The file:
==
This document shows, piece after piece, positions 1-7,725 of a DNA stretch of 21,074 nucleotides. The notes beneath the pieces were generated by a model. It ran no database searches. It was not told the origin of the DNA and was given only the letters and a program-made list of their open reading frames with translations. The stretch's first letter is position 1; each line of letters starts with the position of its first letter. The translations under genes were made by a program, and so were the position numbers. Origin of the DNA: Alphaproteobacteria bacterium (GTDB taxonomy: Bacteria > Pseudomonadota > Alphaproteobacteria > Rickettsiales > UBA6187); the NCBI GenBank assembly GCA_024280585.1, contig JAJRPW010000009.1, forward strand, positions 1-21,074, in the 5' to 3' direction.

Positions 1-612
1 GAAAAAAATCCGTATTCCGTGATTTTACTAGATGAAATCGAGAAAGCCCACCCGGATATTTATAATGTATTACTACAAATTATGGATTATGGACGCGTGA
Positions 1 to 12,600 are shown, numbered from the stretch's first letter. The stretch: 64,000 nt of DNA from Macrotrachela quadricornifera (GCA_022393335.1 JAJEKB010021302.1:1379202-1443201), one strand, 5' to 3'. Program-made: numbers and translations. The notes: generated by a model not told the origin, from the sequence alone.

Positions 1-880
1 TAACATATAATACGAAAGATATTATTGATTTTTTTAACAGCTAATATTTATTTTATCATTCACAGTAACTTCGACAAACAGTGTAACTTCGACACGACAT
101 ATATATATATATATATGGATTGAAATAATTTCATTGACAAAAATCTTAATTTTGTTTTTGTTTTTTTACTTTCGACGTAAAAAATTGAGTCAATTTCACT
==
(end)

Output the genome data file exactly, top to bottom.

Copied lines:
This document shows, piece after piece, positions 1-7,725 of a DNA stretch of 21,074 nucleotides. The notes beneath the pieces were generated by a model. It ran no database searches. It was not told the origin of the DNA and was given only the letters and a program-made list of their open reading frames with translations. The stretch's first letter is position 1; each line of letters starts with the position of its first letter. The translations under genes were made by a program, and so were the position numbers. Origin of the DNA: Alphaproteobacteria bacterium (GTDB taxonomy: Bacteria > Pseudomonadota > Alphaproteobacteria > Rickettsiales > UBA6187); the NCBI GenBank assembly GCA_024280585.1, contig JAJRPW010000009.1, forward strand, positions 1-21,074, in the 5' to 3' direction.

Positions 1-612
1 GAAAAAAATCCGTATTCCGTGATTTTACTAGATGAAATCGAGAAAGCCCACCCGGATATTTATAATGTATTACTACAAATTATGGATTATGGACGCGTGA
Positions 1 to 12,600 are shown, numbered from the stretch's first letter. The stretch: 64,000 nt of DNA from Macrotrachela quadricornifera (GCA_022393335.1 JAJEKB010021302.1:1379202-1443201), one strand, 5' to 3'. Program-made: numbers and translations. The notes: generated by a model not told the origin, from the sequence alone.

Positions 1-880
1 TAACATATAATACGAAAGATATTATTGATTTTTTTAACAGCTAATATTTATTTTATCATTCACAGTAACTTCGACAAACAGTGTAACTTCGACACGACAT
101 ATATATATATATATATGGATTGAAATAATTTCATTGACAAAAATCTTAATTTTGTTTTTGTTTTTTTACTTTCGACGTAAAAAATTGAGTCAATTTCACT